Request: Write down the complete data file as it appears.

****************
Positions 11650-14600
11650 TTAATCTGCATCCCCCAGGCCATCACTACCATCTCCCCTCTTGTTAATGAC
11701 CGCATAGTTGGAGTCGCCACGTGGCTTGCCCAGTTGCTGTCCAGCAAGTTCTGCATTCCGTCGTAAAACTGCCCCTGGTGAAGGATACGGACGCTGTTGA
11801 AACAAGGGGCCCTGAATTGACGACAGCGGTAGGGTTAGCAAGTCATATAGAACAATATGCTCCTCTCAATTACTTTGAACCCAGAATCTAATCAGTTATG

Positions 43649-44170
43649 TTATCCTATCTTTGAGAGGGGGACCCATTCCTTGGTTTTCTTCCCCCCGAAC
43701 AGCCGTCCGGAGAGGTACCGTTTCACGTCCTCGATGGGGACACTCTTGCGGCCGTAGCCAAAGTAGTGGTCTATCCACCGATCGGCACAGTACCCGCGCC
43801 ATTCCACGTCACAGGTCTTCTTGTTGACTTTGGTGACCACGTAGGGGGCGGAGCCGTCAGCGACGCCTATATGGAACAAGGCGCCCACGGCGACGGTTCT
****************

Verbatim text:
Positions 11650-14600
11650 TTAATCTGCATCCCCCAGGCCATCACTACCATCTCCCCTCTTGTTAATGAC
11701 CGCATAGTTGGAGTCGCCACGTGGCTTGCCCAGTTGCTGTCCAGCAAGTTCTGCATTCCGTCGTAAAACTGCCCCTGGTGAAGGATACGGACGCTGTTGA
11801 AACAAGGGGCCCTGAATTGACGACAGCGGTAGGGTTAGCAAGTCATATAGAACAATATGCTCCTCTCAATTACTTTGAACCCAGAATCTAATCAGTTATG

Positions 43649-44170
43649 TTATCCTATCTTTGAGAGGGGGACCCATTCCTTGGTTTTCTTCCCCCCGAAC
43701 AGCCGTCCGGAGAGGTACCGTTTCACGTCCTCGATGGGGACACTCTTGCGGCCGTAGCCAAAGTAGTGGTCTATCCACCGATCGGCACAGTACCCGCGCC
43801 ATTCCACGTCACAGGTCTTCTTGTTGACTTTGGTGACCACGTAGGGGGCGGAGCCGTCAGCGACGCCTATATGGAACAAGGCGCCCACGGCGACGGTTCT